On to Plastic Prototypes
Getting a part CNC Machined.
The prototype challenge brings us to a technique that most people do not have access to. It’s a great way to make a part that is very accurate and very strong since it’s made from a solid block of material.
CNC stands for computer numerically controlled. What it means is that the computer tells a milling (cutting) machine how to move the part around so that it cuts away what you don’t want and leaves the part.
Pros: Relatively inexpensive as long a the part is not too big or too complex
Cons: It requires that you have a CAD (computer aided design) model of the part you want to CNC machine. You design the part on the computer and the file you output is the input for the CNC.
Cost: For me this part would cost $137.00 for plastic. You have an array of materials to choose from so metal is also an option. Give the guys at ProtoLabs a shot.
Best for: Simple appearance models or proof of concept models because a detailed part would get very expensive
Tricks: Sorry, no tricks here. Learning to use CAD can be tough so it’s best to get help with that part.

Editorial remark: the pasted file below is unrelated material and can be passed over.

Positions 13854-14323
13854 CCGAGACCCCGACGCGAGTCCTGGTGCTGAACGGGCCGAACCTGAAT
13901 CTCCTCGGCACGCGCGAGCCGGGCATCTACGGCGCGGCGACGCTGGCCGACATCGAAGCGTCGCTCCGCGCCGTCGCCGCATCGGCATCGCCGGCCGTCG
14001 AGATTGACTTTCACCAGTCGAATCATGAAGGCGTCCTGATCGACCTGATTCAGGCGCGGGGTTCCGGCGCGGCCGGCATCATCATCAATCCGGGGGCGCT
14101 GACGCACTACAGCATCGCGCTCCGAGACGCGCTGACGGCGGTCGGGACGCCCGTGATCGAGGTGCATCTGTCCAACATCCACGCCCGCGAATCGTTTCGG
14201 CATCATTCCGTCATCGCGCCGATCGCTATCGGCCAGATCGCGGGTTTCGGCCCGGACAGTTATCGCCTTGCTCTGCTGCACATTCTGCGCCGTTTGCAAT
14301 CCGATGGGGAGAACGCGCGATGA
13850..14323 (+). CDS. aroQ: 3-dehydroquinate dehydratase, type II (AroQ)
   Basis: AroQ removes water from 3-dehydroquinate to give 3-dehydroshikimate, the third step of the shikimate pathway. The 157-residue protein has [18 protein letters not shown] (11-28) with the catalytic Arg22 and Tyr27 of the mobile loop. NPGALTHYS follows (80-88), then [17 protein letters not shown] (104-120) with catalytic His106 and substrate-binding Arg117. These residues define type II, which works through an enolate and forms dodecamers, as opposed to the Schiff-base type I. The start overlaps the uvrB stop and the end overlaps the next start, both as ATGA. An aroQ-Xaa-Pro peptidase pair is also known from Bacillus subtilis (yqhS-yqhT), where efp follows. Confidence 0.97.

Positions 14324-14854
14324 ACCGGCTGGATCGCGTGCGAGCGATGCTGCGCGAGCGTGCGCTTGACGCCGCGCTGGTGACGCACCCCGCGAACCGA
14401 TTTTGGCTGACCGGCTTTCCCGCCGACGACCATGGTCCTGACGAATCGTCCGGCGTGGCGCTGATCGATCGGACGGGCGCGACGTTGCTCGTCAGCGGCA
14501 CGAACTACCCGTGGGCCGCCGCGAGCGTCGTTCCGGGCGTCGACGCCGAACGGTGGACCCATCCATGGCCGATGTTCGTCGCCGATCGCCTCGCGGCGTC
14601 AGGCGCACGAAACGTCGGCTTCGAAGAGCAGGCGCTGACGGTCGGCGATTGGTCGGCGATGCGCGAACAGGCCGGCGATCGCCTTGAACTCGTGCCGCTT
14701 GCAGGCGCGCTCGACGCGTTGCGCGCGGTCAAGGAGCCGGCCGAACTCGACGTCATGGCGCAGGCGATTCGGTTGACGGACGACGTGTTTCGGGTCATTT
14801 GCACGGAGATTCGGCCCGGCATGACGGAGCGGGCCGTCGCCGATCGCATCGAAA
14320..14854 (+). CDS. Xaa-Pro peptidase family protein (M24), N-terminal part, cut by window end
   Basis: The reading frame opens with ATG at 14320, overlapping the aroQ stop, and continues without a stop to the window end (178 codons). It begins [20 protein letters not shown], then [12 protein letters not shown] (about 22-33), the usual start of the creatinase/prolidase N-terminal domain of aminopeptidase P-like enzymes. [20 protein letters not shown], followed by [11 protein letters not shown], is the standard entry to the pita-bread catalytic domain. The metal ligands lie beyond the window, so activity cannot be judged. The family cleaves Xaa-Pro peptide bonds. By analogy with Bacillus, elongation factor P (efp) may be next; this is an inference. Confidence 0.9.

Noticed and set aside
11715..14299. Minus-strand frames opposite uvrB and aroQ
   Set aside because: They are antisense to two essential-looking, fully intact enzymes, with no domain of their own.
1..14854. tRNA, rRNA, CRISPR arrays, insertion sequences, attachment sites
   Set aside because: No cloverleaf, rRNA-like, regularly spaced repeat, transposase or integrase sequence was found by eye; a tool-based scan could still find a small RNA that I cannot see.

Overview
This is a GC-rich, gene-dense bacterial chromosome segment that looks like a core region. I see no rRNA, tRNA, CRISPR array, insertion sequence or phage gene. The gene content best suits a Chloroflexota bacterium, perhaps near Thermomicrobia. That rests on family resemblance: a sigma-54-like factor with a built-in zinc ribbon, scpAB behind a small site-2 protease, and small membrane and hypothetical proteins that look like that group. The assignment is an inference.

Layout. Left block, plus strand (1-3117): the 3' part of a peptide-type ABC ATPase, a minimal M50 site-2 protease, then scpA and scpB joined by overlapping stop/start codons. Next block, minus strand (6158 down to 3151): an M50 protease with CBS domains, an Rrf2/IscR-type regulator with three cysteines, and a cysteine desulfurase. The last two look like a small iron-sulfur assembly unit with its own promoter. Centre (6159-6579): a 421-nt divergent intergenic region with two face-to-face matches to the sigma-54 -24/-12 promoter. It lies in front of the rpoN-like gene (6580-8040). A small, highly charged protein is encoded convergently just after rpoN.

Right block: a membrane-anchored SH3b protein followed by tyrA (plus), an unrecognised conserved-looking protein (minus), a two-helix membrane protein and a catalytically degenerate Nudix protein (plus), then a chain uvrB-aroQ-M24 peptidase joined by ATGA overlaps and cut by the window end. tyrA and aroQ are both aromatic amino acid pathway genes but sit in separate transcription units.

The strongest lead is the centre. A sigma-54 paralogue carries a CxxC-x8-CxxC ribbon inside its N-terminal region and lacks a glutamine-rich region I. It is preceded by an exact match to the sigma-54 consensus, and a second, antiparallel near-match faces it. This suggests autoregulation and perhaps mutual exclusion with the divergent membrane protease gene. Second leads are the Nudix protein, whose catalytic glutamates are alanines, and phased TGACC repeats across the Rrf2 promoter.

Here’s the quote I got from proto labs firstcut service.
Here’s some more information from the ProtoLabs website.
Firstcut provides real CNC machined parts — FAST. Our subtractive rapid prototyping process combines traditional rapid prototyping with CNC machining to deliver the following advantages:
- Speed — Get CNC machined parts at least as fast as you can get additive rapid prototypes.
- Convenience — Firstcut brings the online quoting and ordering you expect from rapid prototyping to the CNC machining world.
- Real material properties — Your parts are machined from real blocks of plastic and aluminum — not the “material like” materials used in additive rapid prototyping processes.
- Improved surface finishes — CNC machining eliminates the stair stepping inherent in the additive process.
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